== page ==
Caring for Cats All the Time
View more related buyers guides
Published by TOP4 Team
Caring for cats is much easier than for other pets, yet should still be learned. If you have a cat in your home or planning to have one, here are some tips for you.
Domestic cats need relatively little care, compared to other household pets, but you should make every effort to integrate your cat into the household. For example, call it to you for feeding at the same times each day - cats are generally creatures of routine, and will soon get into the habit of responding if conditioned to do so from kittenhood. It may be harder to form this type of bond with an adult cat.
Whatever type of cat you have, you should brush it daily to keep its coat in prime condition. Daily brushing will remove any tangles before they develop into solid matts, which will need to be cut out of the coat. Check also if there are any signs of flea dirt - which is often more conspicuous to the naked eye than the flea themselves - in the coat, and take action if necessary by treating your cat and its environment. Cats are generally fussy about grooming and washing themselves, so bathing is not normally necessary, unless you’re showing your cat or your vet recommends a medicated bath to treat parasites or a skin condition.
An Outdoor Run
Urban living becomes increasingly dangerous for cats, due to the growth of traffic on most roads and the free-ranging lifestyle of many individuals that leaves them at risk of being killed or badly injured by passing vehicles. While you can try to encourage your cat to stay indoors, another good option is to provide a spacious run in your garden. Your cat will be able to exercise and play safely during the day in this type of run, as well as get plenty of fresh air, and you can then bring it indoors at night.
Suitable ready-made runs and other equipment, such as safe heaters, are sold by cattery manufacturers. If possible, put down a solid concrete base for the run so that you can easily clean and disinfect the area.
In many towns and cities, owners keep their cats entirely indoors. The major problem can be boredom, which may lead to behavioural difficulties such as furniture scratching. One of the best ways to prevent a cat from becoming bored at home without human company all day is to provide a companion pet. If this is to be another cat, you should ideally start out with two kittens together as they’ll settle down and remain friendly, whereas an older and a younger individual may get on less well together.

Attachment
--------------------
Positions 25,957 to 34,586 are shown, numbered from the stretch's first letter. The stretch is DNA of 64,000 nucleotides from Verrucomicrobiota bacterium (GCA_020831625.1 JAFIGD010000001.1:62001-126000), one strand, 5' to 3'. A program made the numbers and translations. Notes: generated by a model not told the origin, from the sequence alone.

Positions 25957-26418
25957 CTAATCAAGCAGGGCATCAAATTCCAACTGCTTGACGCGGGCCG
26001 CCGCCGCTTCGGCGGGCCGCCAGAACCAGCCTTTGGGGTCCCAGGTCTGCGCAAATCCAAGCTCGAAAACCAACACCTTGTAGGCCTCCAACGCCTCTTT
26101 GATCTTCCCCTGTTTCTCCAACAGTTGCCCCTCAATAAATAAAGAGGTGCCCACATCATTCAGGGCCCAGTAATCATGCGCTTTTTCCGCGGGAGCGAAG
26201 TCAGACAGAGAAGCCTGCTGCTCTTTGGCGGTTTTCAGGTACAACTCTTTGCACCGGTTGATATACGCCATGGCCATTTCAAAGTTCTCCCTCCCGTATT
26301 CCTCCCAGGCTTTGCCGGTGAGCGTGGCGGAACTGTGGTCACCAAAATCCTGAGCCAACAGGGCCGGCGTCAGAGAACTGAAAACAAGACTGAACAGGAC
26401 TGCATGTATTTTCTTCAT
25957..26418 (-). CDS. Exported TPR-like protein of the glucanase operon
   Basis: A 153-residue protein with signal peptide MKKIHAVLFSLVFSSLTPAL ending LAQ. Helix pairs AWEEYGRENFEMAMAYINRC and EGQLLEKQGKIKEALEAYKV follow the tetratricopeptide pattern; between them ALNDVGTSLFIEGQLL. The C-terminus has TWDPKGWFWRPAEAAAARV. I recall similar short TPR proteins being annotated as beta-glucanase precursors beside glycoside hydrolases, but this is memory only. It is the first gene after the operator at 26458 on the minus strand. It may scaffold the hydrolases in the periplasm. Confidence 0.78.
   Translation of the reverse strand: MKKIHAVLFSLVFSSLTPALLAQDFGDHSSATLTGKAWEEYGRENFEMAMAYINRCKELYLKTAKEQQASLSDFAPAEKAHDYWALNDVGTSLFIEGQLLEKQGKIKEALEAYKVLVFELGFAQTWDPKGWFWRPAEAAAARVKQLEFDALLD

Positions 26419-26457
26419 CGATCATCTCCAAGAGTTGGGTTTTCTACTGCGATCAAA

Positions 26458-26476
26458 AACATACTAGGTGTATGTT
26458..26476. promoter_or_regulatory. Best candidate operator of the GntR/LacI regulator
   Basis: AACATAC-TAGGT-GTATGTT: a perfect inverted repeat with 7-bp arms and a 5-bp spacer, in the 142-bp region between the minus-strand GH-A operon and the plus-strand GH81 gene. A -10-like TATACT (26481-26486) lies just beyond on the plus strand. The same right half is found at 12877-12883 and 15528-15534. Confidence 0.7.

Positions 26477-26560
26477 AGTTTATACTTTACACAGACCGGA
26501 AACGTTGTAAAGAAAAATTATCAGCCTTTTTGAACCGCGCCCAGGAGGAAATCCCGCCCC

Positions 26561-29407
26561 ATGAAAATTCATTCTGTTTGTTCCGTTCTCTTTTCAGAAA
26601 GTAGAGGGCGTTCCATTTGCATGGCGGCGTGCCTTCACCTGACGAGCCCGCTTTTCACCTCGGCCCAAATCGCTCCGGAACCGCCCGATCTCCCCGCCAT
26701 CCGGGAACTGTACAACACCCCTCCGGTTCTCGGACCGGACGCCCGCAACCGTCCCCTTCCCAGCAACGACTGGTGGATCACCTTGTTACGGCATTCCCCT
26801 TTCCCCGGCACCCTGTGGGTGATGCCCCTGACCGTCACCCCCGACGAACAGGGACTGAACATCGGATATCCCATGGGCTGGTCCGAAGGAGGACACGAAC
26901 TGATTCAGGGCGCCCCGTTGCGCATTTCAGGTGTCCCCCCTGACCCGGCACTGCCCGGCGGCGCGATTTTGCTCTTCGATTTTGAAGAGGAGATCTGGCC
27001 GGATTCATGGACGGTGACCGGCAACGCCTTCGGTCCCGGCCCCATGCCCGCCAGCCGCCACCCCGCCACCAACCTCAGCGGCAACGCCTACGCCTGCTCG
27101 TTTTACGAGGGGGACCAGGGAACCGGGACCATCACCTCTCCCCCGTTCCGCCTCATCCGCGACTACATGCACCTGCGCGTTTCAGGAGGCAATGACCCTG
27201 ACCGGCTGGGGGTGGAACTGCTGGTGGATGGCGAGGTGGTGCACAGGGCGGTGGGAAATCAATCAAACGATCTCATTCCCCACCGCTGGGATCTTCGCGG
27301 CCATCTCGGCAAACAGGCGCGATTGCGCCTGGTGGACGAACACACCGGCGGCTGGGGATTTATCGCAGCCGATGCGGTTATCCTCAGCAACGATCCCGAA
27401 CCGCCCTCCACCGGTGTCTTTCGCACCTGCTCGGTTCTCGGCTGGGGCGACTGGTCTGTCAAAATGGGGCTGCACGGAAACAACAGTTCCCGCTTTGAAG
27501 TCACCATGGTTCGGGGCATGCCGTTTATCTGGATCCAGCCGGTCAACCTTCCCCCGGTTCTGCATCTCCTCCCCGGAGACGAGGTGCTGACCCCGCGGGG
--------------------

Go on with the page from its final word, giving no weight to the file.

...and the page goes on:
You should make arrangements well in advance for your cat’s welfare during the holidays. Cats can’t be taken frequently abroad on holiday (as an anti-rabies precaution), and few hotels are geared to feline guests. In any case, most cats - apart from show cats, which become used to travelling from an early age - are poor travellers. In an unfamiliar environment, your cat can even go missing, which would certainly spoil your holiday. Nor will it always be possible or desirable for a neighbour to drop in to feed a cat left at home.
The best option when you go away is to take your cat to a good boarding cattery. There are many excellent establishments around, but standards can vary considerably, so it’s worth spending some time investigating the alternatives. Ask friends or your vet for recommendations, and visit all the catteries in your area before deciding which one to use. Remember to book in your cat well ahead because good catteries often get extremely busy, especially during the peak holiday periods.
Many pet owners worry about their cats settling in new homes, but remember that cats attach themselves to humans, not to property. However, to be safe, keep your cat confined to the house (with a litter tray always accessible) for the first two weeks. After this, you can allow it to go outside - preferably with you - for short periods which you can gradually increase. Most cats will not run off, but gradually move further afield, exploring their new environment and often pausing to sniff cautiously.
If you need professional help in caring for your cat, consider working with pet care experts in NSW.